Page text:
In July 2006, Keri Becker of St. Paul went into premature labor with triplets. At just 24 weeks, babies Jack, Olivia, and Grace were at the minimum age of viability for premature births, and the staff at Children’s Hospital warned Becker that they may not survive.
That’s when a nurse suggested Becker contact Now I Lay Me Down to Sleep, a nonprofit organization of volunteer photographers who come at a moment’s notice to area hospitals to photograph critically ill or stillborn babies so their families can have lasting images. Becker quickly agreed. “When you’re going through that you don’t have the presence of mind to think of something like photos,” says Becker. “It requires a level of organization you don’t have because you’re experiencing this horrible tragedy, but that service really saved my life.”
Now I Lay Me Down to Sleep was founded by Colorado-based mom Cheryl Haggard and photographer Sandy Puc’ in 2005 after Haggard’s son Maddux was born with myotubular myopathy, a condition that kept him from breathing, moving, or swallowing on his own. Knowing their time with Maddux was limited, the Haggards asked Puc’ to come to the hospital to photograph the family together before they removed his life support. The comfort those photographs provided inspired Haggard and Puc’ to found Now I Lay Me Down to Sleep.
What began with two people has grown in the past three years to a network of 7,000 volunteer photographers in the United States and 19 other countries. In the Twin Cities area, more than 60 photographers are involved thanks to local organizer Heather Lombardo. Lombardo learned about the organization in 2005, but as a photographer (Lombardo owns Mariabella Photography in St. Paul), she wasn’t sure she was ready to tackle such an emotional job. “I thought it would be more than I could handle and too difficult for me,” Lombardo explains. “It took a while for me to realize that not only could I do it, but how could I not do this?”
Three years later, Lombardo has created a local network of Now I Lay Me Down to Sleep photographers who take on-call shifts in case a family has an immediate need for their services (photographers also get advance notice in the cases of babies with genetic conditions and other life-threatening issues recognized before birth). Through seven hospital coordinators (all volunteers as well) the photographers are notified and dispatched immediately. Last year, 167 families utilized their services, and in the first half of 2008 alone 118 families have participated.
Photographer Jessica Person, who has worked with 48 families since joining, experienced the loss of a baby herself and was inspired to help mothers in a similar situation. “In such a moment of grief it’s hard to make decisions, and the last thing you’re thinking of is photography, but the pictures are often the one thing that is truly embraced and enjoyed, and the parents are so happy they did it,” explains Person, who cherishes the photos she has of baby Eli. “I never came at it from the direction that it would be too hard for me because I lived it myself because I was compelled to give these mothers what I had.”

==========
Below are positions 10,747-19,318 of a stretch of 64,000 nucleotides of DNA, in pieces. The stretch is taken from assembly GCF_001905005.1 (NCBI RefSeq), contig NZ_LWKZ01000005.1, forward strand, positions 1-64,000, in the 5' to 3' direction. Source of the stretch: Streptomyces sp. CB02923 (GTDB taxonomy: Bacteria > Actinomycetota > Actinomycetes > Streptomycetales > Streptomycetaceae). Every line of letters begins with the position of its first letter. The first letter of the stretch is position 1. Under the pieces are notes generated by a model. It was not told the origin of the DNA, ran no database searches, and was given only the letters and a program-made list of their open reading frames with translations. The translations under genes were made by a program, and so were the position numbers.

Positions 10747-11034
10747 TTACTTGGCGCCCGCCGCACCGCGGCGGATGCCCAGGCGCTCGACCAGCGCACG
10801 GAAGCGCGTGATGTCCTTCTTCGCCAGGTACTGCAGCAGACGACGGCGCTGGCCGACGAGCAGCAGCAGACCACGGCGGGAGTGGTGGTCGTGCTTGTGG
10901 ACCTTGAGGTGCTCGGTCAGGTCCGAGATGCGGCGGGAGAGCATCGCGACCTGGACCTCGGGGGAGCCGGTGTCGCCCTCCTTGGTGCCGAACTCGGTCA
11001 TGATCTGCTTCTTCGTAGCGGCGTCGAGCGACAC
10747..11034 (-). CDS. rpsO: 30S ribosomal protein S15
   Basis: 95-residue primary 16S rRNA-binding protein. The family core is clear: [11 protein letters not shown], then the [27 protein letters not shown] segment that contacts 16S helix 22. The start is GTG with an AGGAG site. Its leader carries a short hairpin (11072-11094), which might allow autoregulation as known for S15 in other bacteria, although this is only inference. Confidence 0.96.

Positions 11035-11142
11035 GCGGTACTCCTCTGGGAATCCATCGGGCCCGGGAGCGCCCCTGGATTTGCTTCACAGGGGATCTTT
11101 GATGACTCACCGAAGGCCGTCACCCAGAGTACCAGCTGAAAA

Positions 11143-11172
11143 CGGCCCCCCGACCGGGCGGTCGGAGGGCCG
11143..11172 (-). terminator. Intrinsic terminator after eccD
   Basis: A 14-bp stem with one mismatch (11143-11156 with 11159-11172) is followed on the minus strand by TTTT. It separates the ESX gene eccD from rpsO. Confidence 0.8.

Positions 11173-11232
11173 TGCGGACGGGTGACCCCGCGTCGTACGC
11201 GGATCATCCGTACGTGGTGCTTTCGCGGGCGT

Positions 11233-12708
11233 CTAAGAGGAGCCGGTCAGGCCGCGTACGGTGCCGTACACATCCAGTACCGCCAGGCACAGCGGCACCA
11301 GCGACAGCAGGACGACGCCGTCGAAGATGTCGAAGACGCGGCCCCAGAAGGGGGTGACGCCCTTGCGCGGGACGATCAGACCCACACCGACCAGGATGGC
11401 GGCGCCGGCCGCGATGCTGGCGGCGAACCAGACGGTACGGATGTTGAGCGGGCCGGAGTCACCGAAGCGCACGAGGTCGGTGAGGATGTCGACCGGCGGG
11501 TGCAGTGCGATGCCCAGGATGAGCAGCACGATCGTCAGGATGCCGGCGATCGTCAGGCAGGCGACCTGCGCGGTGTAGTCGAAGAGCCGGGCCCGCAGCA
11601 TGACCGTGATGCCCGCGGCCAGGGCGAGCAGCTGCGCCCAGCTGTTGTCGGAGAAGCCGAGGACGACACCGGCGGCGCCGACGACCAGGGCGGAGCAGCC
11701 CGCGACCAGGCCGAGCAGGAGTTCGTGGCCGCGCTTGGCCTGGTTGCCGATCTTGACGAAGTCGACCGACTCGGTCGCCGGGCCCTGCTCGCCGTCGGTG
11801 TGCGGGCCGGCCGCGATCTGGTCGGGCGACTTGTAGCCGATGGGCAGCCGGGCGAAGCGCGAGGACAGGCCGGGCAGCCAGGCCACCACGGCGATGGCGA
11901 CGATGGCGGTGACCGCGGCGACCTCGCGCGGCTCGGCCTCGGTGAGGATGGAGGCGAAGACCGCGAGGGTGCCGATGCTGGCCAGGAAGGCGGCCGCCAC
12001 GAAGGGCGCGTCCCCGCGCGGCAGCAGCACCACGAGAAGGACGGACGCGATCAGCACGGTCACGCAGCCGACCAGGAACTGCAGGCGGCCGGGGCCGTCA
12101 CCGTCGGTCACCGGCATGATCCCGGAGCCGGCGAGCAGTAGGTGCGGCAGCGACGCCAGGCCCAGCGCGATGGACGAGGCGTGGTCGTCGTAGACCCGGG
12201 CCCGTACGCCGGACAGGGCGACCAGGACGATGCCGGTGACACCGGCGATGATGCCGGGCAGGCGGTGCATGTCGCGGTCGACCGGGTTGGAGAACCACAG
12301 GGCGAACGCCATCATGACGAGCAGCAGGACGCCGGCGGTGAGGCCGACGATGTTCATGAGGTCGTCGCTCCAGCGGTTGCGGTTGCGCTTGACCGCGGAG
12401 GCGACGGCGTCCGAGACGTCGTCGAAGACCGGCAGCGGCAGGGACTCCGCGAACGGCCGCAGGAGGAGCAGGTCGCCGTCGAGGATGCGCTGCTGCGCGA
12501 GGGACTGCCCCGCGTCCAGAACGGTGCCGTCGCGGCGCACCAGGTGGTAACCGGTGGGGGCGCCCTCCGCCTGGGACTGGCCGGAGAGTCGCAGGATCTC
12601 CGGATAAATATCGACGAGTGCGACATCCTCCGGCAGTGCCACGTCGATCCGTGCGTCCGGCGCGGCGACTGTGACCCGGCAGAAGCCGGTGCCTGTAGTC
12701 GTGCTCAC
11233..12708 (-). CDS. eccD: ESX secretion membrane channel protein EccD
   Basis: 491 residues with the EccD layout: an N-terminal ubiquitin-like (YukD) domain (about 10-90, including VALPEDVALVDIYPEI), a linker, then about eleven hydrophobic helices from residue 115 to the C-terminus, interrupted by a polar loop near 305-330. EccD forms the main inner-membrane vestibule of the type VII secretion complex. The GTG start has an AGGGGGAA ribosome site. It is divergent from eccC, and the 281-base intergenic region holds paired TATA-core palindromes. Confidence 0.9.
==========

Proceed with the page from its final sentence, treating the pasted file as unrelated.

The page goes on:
Photographers like Person and Lombardo take pictures wherever the baby happens to be: the neonatal intensive care unit, sleeping in an isolette, in a parent’s arms, even at funeral homes. They then retouch and edit the pictures and give the families an archival DVD or CD.
When Jack, Olivia, and Grace Becker were born on July 4, 2006, Lombardo was there for Jack’s final breaths. A week later, Lombardo returned to photograph Olivia’s last moments. And at the beginning of August Lombardo captured Dean Becker dancing with his daughter Grace shortly before she passed away. “When you’re going through something so hard it’s very difficult to let a stranger into your life like that, but Heather was really kind about it, and very sensitive to what we went through,” says Becker.
Lombardo’s images of the Becker triplets were often the only way other family members (including little brother Griffin, who was born last January) got to meet Olivia, Jack, and Grace and the photos have also been important in the healing process. “Those pictures are an inspiration to me,” says Becker. “It was a dark period to have three children die in my arms, but they tried so hard to live a day or a week or a month, the least I could do is try to go on.”
Person says each of the photographers considers the chance to work with families in need to be an honor. “It’s such a privilege to be invited into that moment because so few people get to meet these babies. There really aren’t words.”
Monica Wright is Minnesota Parent’s assistant editor.
Now I Lay Me Down to Sleep